Still another object of the invention is to provide an industrially advantageous method of manufacturing tobacco smoke filters of good breatheability having a high capacity to eliminate harmful substances from tobacco.
According to an aspect of this invention, there are provided tobacco smoke filters mainly-consisting of ethylene-vinyl acetate copolymer containing to 80 mol percent of ethylene and saponified to an extent of at least 85 percent.
According to another aspect of the invention, there are provided tobacco smoke filters consisting of more than percent by weight of ethylene-vinyl acetate copolymer containing 10 to mol percent and saponified to an extent of more than 90 percent and less than 80 percent by weight of polyolefins.
According to still another aspect of the invention, there is provided a method of manufacturing tobacco smoke filters having 50 to percent porosity which comprises first preparing the raw material of tobacco smoke filters which consists of 100 to 50 parts by weight of powders, fibers or mixtures thereof of ethylene-vinyl acetate copolymer containing 20 to 65 mol percent ofethylene and saponified to an extent of more A than percent and 0 to 50 parts by weight of powders,
fibers or mixtures thereof of polyolefins; and thereafter treating said tobacco smoke filter material by either of the following processes (1) and (2):
l. to let water be absorbed in the tobacco filter material at the rate of 5 to parts by weight based on 100 parts by weight of said filter material and heat the soaked mass to a temperature of 55 to C,
percent-of ethylene and saponified to an extent of 85 percent or preferably more than 90 percent. A similar copolymer having a composition falling outside of the above-mentioned range presents a considerably low capacity to eliminate nicotine and tarts from tobacco smoke.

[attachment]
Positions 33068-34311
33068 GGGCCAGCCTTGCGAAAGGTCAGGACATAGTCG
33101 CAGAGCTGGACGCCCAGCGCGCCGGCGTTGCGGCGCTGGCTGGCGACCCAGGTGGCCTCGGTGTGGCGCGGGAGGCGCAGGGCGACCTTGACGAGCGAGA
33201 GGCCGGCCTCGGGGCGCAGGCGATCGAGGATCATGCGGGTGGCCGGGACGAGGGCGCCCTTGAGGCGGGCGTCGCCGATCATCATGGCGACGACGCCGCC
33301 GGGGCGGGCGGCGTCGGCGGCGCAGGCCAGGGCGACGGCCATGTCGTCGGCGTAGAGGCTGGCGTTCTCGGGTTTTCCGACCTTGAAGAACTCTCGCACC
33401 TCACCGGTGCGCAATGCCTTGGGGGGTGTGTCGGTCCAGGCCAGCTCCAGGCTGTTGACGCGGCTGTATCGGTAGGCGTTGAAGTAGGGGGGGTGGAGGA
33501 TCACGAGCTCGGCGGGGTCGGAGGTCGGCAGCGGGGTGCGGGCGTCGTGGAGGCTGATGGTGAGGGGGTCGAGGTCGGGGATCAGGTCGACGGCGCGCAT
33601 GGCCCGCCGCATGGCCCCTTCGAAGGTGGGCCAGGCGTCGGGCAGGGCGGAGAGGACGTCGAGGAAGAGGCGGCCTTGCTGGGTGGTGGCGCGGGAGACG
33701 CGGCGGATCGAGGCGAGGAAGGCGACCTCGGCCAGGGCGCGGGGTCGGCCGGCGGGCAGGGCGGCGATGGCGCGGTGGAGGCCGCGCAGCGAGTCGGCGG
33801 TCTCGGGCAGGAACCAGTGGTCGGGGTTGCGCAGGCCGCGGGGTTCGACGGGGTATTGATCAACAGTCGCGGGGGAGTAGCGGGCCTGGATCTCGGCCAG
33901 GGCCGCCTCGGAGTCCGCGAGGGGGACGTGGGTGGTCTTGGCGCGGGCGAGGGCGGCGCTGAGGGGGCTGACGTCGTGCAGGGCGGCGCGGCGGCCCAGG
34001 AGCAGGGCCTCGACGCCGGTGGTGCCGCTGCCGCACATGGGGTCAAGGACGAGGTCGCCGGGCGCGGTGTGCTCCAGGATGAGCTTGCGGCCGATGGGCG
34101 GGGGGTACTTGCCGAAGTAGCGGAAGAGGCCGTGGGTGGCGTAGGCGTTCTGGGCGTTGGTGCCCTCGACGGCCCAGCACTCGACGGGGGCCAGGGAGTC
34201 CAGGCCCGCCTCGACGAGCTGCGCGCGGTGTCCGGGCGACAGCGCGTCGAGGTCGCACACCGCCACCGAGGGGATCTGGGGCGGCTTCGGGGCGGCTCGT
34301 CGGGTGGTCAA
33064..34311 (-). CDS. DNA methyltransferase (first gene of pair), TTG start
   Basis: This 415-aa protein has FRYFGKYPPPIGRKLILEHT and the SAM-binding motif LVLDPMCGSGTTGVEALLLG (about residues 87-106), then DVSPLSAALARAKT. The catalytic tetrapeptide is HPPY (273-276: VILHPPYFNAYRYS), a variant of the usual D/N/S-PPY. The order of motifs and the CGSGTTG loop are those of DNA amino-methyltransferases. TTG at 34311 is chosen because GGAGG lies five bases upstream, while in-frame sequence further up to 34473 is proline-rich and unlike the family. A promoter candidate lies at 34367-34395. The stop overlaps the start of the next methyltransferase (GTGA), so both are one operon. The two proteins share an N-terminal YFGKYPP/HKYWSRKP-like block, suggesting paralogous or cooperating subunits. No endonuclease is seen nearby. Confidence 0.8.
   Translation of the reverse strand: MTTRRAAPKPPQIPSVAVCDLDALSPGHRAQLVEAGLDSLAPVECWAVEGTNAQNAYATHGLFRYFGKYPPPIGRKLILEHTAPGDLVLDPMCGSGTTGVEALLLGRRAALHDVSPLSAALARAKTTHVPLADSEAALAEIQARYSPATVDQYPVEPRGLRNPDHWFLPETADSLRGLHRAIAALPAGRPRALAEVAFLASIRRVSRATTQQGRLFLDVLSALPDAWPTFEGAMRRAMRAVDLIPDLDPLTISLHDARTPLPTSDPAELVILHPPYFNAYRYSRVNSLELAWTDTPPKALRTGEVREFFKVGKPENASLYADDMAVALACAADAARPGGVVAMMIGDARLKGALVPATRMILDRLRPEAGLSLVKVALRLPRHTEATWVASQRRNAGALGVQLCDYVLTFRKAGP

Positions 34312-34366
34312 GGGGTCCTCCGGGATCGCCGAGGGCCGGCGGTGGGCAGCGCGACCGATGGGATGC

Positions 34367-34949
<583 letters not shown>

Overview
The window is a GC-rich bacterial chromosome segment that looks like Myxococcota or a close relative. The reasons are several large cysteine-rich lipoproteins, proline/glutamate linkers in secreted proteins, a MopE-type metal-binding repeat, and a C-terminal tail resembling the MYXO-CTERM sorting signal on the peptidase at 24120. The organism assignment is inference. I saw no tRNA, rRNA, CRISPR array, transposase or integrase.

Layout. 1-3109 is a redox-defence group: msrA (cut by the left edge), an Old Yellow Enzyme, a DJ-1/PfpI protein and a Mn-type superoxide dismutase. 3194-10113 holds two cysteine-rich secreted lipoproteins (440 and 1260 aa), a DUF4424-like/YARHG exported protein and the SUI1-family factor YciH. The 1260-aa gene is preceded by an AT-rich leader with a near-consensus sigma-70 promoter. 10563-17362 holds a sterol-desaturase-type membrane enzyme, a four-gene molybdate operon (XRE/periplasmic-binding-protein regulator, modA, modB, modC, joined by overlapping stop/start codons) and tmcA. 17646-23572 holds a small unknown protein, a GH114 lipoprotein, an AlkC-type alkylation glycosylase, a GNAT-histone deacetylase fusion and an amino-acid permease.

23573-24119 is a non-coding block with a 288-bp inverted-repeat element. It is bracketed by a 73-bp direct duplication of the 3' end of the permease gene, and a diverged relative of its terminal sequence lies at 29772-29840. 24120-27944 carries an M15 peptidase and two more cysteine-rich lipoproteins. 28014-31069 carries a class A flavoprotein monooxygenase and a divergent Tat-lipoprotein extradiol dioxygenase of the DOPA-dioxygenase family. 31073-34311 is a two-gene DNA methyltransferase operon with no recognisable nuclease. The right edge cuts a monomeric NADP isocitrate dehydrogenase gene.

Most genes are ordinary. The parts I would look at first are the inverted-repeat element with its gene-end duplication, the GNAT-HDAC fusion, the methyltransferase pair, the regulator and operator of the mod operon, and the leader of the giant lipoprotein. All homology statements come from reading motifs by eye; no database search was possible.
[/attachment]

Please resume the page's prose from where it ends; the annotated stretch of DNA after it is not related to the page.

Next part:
The saponified ethylene-vinyl acetate copolymer of i this invention can be prepared by first dissolving said copolymer in lower alcohol or aromatic hydrocarbon solvent or a mixture thereof and adding acid or alkali to the resultant solution for saponification. It has also been experimentally confirmed that tobacco smoke filters according to this invention will have a more increased capacity to eliminate the harmful components of tobacco smoke by incorporating any of the following additives:
glycols such as ethylene glycol, propylene glycol, butane diol, pentadiol, diethylene glycol, triethylene gly col, tetraethylene glycol and dipropylene glycol, water and trivalent alcohol such as glycerine.
While the above additive and the saponified ethylenevinyl acetate copolymer should preferably be fused together, it is also possible first to form said saponified copolymer into, for example, fibers and then pass said fibers through an atmosphere of said additive so as to cause said additive to permeate the fibers or be adsorbed thereto. It is further desired that said additive be used in an amount of 0.05 to 10 parts by weight based on 100 parts by weight of the saponified copolymer.
Tobacco smoke filters of this invention mainly consisting of ethylene-vinyl acetate copolymer containing 10 to 80 mol percent and saponified to an extent of more than 85 percent indeed offer the advantage of very effectively adsorbing the harmful ingredients of tobacco such as nicotine and tars. But said advantage is offset by the fact that where several cigarettes are smoked through said filter inserted into, for example,